It is true that certain countries (including Greece, Portugal and Spain) have drifted into their present predicament owing to mistakes they made themselves. We might go so far as to say they deserve to be saddled with a watchdog (or more than that) inside their ministry of finance. But the damage caused by the sovereign debt crisis should not have been allowed to trigger such rash reactions, which, contrary to what their advocates claim, are more likely to put off the citizens of the Union than contribute to its consolidation. The EU’s great achievements have always been those of economic integration, and its worst failures have attended its dreams of metamorphosing into a new political power.

We should do well to recall that crises are not only an opportunity to step up the pace on the stretch we have left to go: they are also opportunities to change course.

           — Hat tip: C. Cantoni[Return to headlines]

Norway: Three Suspects Arrested Over Al-Qaeda Bomb Plots

Oslo, 8 July (AKI) — A Norwegian of Chinese Uighur origins, an Iraqi and a Uzbek have been arrested in connection with an Al-Qaeda linked plot to bomb targets in Norway, police in Oslo said on Thursday. Two of the plotters were arrested in Norway and one in Germany, Norwegian security police chief Janne Kristiansen told a media conference. She said it was a “serious case”.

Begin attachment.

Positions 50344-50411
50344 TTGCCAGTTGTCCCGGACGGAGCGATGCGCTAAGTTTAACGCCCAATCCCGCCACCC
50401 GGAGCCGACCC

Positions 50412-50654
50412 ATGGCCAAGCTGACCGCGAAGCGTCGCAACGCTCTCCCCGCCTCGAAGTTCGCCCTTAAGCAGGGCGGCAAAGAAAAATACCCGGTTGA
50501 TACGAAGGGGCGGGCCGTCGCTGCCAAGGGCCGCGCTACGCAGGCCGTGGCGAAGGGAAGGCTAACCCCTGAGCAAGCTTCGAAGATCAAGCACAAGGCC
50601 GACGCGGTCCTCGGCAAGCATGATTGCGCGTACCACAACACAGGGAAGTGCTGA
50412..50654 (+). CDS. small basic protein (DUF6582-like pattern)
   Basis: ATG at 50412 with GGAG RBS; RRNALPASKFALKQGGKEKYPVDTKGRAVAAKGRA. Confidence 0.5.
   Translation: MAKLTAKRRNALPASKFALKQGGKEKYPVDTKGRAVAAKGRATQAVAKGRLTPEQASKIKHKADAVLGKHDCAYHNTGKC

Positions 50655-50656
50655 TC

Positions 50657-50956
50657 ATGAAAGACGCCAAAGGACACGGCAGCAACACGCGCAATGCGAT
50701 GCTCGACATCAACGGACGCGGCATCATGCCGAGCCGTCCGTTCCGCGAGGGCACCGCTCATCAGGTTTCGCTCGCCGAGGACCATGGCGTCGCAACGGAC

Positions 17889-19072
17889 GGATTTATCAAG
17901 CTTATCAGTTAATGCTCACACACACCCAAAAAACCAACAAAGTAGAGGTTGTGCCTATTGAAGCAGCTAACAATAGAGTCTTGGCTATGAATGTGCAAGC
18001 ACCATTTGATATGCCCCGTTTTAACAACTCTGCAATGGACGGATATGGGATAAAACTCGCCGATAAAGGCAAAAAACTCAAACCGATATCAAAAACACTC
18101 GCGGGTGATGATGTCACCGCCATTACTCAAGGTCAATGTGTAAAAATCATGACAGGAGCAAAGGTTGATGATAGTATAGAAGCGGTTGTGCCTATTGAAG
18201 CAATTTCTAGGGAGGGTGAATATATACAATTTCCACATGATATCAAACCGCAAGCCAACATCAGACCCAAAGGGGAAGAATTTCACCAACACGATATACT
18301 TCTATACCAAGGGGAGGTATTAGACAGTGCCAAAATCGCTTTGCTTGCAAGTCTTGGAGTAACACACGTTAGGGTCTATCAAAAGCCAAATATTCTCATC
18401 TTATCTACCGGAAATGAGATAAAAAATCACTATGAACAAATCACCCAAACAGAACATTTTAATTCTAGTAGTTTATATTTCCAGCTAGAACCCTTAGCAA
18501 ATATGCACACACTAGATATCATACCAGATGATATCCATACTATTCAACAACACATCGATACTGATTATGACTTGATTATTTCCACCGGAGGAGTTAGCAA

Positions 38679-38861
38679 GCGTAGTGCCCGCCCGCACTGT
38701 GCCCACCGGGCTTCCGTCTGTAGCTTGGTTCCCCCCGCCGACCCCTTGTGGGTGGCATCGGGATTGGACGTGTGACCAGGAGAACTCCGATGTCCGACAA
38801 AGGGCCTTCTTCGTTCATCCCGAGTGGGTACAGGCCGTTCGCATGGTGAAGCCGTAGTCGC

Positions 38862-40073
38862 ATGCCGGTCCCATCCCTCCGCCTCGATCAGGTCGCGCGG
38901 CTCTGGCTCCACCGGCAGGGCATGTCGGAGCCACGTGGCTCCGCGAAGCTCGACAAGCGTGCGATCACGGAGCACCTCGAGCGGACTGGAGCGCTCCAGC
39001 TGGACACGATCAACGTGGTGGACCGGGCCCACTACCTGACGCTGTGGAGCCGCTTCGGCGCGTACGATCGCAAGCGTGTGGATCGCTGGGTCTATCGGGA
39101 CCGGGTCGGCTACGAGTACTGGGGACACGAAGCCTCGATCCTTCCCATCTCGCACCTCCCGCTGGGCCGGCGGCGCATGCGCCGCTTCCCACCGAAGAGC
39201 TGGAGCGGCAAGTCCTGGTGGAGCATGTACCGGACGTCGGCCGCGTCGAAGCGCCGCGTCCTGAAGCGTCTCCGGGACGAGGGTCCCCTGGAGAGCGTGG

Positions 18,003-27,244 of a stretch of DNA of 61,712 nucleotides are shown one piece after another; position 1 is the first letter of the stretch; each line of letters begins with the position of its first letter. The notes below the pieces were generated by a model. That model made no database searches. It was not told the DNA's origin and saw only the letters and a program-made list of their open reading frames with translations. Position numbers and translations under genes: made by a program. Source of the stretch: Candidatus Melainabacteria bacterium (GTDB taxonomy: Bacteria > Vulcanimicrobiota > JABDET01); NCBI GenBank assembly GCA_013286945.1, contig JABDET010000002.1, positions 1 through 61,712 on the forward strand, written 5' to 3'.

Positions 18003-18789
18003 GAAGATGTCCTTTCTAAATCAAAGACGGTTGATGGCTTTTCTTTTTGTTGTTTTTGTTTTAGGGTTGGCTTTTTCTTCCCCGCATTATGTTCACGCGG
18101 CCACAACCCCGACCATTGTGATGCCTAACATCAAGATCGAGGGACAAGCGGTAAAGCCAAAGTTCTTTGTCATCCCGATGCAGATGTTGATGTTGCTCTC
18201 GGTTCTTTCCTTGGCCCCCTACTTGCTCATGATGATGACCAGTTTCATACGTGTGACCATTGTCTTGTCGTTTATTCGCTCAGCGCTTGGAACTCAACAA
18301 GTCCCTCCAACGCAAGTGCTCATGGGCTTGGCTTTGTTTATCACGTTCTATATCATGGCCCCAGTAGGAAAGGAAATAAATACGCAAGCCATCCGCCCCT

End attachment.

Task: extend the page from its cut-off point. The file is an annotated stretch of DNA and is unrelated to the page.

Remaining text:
The three men are residents of the Norwegian capital. They are believed to have ties to Al-Qaeda and to be linked to bomb plots in the US and UK as well as in Norway, Kristiansen said.

“This is a serious case. We believe this group has had links to people abroad who can be linked to Al-Qaeda, and to people who are involved in investigations in other countries, among others the United States and Britain,” Kristiansen said, cited by the Norway Post.

She gave no details of where the men were arrested, nor any information about locations which may have been targeted for attacks.

The Norway Post said two of the suspects were arrested in Oslo and one in Germany. They are all in their 30s.

The three, all Norwegian residents, had been under surveillance “for some time”, Kristiansen told journalists.

She said one of the men was a 39-year-old Norwegian citizen, a Muslim Uighur from China, who had lived in Norway since 1999.

The Iraqi citizen, 37, was granted Norwegian residency on humanitarian grounds.

The 31-year-old Uzbek citizen was granted permanent residence in Norway on family reunification grounds.